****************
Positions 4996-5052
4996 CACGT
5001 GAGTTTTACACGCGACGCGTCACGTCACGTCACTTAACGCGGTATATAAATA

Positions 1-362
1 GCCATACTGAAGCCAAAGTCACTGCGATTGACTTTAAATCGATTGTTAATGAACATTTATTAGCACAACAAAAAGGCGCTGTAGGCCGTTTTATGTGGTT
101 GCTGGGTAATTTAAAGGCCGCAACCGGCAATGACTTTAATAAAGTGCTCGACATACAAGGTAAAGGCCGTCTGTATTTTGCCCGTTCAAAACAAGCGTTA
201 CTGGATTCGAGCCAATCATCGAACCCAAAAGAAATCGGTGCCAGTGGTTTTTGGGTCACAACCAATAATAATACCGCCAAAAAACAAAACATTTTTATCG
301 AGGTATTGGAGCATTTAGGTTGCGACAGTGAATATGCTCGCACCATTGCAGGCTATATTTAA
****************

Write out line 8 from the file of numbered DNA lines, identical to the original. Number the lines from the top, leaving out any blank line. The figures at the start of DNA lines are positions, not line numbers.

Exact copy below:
301 AGGTATTGGAGCATTTAGGTTGCGACAGTGAATATGCTCGCACCATTGCAGGCTATATTTAA